Tag: wearable computing

It is still early days, but wearable technology may soon be subject to spam and malicious 'man in the middle' attacks, suggests a Trend Micro security researcher.

Ahead of Apple’s Announcement: The Security Implications of Wearables | Trend Micro

The world’s attention will be focused on Apple this week and on the topic of wearables. In an event on Tuesday, the Cupertino company is planning to unveil the latest additions to its popular iPhone line along with a wearable device that most folks are just calling the ‘iWatch.’ But as Apple wrestles with the security of its growing stable of mobile devices and the cloud infrastructure that supports them, what will the impact of wearables be? Well, the folks over at Trend Micro are putting together a series of blog posts that look at that very question. Namely: the (information) security implications of wearables. It makes for some interesting reading. Among other things, Trend There are three very broad categories that we can use to describe what we are talking about. The posts, by Senior Threat Researcher David Sancho, break down the wearables space into three categories:  ‘IN’ devices like sensors, ‘OUT’ […]

Can Google Hold Back Facial Recognition For Glass?

Can Google Hold Back Facial Recognition For Glass?

The New Yorker blog has an interesting, short piece by Betsy Morais on the challenges posed by facial recognition and wearable technology that’s worth reading. The post, “Through a Face Scanner, Darkly” picks up on recent reports about a proliferation of facial recognition applications for the Google Glass platform, addressing the ethical implications of the intersection of wearable technology with powerful sensors and analytics capabilities, including facial recognition. Specifically, Morais zeros in on an app called NameTag that adds a face scanner to the Glass. “Snap a photo of a passerby, then wait a minute as the image is sent up to the company’s database and a match is hunted down. The results load in front of your left eye, a selection of personal details that might include someone’s name, occupation, Facebook and/or Twitter profile, and, conveniently, whether there’s a corresponding entry in the national sex-offender registry,” Morais writes. NameTag’s focus […]

Microsoft Tests Glass Competitor. But Do Wearables Threaten Privacy, Social Norms?

Microsoft Tests Glass Competitor. But Do Wearables Threaten Privacy, Social Norms?

Forbes has a really interesting article a couple of days back that posited the huge dislocations caused by wearable technology – including front-on challenges to social norms that are thousands of years in the making and contemporary notions of privacy. The applications for wearable technology like Google Glass are too numerous to mention. Just a few include “heads up” displays for surgeons in the operating room. Teachers (or their students) could benefit from having notes displayed in their field of vision, rather than having to resort to printed notes or the (dreaded) Powerpoint slide. But the devil is in the details of the wearable technology, Forbes argues. Unlike external devices – pagers, mobile phones, smart phones – wearable tech is more intimately connected to ourselves: in constant contact with our bodies and notifying us with vibrations and sounds in ways that it may be difficult to ignore, Forbes argues. Indelicately implemented, […]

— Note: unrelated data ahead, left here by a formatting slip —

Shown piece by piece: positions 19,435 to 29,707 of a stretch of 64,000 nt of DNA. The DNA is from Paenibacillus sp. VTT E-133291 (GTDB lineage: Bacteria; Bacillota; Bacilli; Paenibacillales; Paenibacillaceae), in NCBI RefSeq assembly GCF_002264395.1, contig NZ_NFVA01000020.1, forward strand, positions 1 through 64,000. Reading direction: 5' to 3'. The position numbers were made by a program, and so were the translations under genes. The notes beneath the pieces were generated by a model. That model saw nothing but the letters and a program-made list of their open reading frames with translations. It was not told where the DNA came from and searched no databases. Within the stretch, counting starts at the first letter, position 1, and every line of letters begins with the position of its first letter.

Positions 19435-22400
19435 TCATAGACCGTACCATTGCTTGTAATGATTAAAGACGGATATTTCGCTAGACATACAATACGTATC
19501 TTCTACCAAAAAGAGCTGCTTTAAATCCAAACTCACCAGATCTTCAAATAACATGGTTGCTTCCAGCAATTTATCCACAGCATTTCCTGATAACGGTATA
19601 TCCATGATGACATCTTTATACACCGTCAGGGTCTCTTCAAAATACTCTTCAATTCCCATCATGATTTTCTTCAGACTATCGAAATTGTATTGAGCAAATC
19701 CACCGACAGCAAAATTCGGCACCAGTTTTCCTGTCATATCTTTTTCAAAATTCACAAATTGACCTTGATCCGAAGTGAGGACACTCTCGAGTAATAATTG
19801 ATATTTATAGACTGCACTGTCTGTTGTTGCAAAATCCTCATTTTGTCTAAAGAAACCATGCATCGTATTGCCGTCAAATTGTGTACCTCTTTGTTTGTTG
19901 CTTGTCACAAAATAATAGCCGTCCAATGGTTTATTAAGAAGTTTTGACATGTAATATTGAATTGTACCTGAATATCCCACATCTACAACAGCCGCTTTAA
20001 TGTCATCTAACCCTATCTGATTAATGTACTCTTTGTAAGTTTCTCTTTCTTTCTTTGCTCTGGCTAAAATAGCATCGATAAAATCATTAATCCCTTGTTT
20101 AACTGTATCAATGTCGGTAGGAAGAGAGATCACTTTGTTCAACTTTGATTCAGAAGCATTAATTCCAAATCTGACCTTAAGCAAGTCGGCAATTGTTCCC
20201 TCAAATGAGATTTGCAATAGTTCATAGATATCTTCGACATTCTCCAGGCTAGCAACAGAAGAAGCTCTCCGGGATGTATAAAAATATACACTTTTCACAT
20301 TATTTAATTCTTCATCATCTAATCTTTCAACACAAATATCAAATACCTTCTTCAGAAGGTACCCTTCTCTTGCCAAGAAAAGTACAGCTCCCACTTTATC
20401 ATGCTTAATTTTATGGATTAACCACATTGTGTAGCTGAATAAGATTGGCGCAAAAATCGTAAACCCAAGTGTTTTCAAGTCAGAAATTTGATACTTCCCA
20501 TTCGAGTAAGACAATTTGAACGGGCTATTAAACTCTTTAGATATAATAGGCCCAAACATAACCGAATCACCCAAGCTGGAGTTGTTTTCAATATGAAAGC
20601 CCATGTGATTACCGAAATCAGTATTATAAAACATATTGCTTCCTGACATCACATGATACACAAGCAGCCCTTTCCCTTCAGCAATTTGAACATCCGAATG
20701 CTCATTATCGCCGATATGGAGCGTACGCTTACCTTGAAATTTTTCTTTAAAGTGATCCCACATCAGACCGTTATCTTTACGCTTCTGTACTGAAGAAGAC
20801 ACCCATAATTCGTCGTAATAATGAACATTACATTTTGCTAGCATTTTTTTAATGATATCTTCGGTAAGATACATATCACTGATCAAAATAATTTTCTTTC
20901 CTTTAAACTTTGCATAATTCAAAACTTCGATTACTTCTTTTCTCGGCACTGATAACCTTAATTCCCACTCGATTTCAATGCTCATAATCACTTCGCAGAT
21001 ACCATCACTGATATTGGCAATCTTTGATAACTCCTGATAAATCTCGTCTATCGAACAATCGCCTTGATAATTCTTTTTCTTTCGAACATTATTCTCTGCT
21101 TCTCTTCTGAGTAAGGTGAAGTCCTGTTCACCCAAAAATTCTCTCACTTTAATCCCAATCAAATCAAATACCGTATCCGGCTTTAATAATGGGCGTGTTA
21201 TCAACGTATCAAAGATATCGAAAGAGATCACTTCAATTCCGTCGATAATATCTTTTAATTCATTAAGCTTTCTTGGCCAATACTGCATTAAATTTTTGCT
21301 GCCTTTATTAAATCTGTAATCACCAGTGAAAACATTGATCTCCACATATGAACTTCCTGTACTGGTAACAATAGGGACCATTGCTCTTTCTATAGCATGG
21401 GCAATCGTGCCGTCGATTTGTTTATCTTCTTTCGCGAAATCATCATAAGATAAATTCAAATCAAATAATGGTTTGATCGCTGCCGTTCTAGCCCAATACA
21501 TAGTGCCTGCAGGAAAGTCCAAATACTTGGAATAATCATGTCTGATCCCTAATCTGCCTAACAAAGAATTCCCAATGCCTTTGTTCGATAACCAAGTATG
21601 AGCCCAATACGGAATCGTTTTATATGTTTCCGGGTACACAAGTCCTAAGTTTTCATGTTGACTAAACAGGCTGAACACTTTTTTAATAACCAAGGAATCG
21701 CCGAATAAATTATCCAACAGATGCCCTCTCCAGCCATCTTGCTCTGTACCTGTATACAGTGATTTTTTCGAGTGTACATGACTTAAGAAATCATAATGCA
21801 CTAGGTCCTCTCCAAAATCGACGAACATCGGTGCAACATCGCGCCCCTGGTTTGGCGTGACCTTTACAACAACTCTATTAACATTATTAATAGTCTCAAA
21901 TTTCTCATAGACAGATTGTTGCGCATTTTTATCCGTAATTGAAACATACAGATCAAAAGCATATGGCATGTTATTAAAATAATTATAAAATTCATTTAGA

DARPA Tests Smart, Augmenting Uniform

DARPA Tests Smart, Augmenting Uniform

Everyone on the Left Coast is tweeting about Google Glass this week. But, let’s face it, @projectglass is really about dis-intermediating the viewing screen. Now, over at DARPA’s Web site, we really get to see what the future of intelligent apparel looks like, namely: the DARPA Warrior Web, a next generation augmenting and intelligent uniform. DARPA on Wednesday released photos and a video of a soldier wearing a Warrior Web prototype, which augments “the soldier’s own muscles to significantly boost endurance, carrying capacity and overall war fighter effectiveness.” The prototype shown is one of many under evaluation by the Army with the goal of providing increased protection to soldiers and reducing the “metabolic cost of carrying a typical assault load” – which is often in excess of 100 lbs, according to DARPA. Muscular-skeletal injuries due to wear and tear are a leading cause of soldiers not being deployed to action. Of course, […]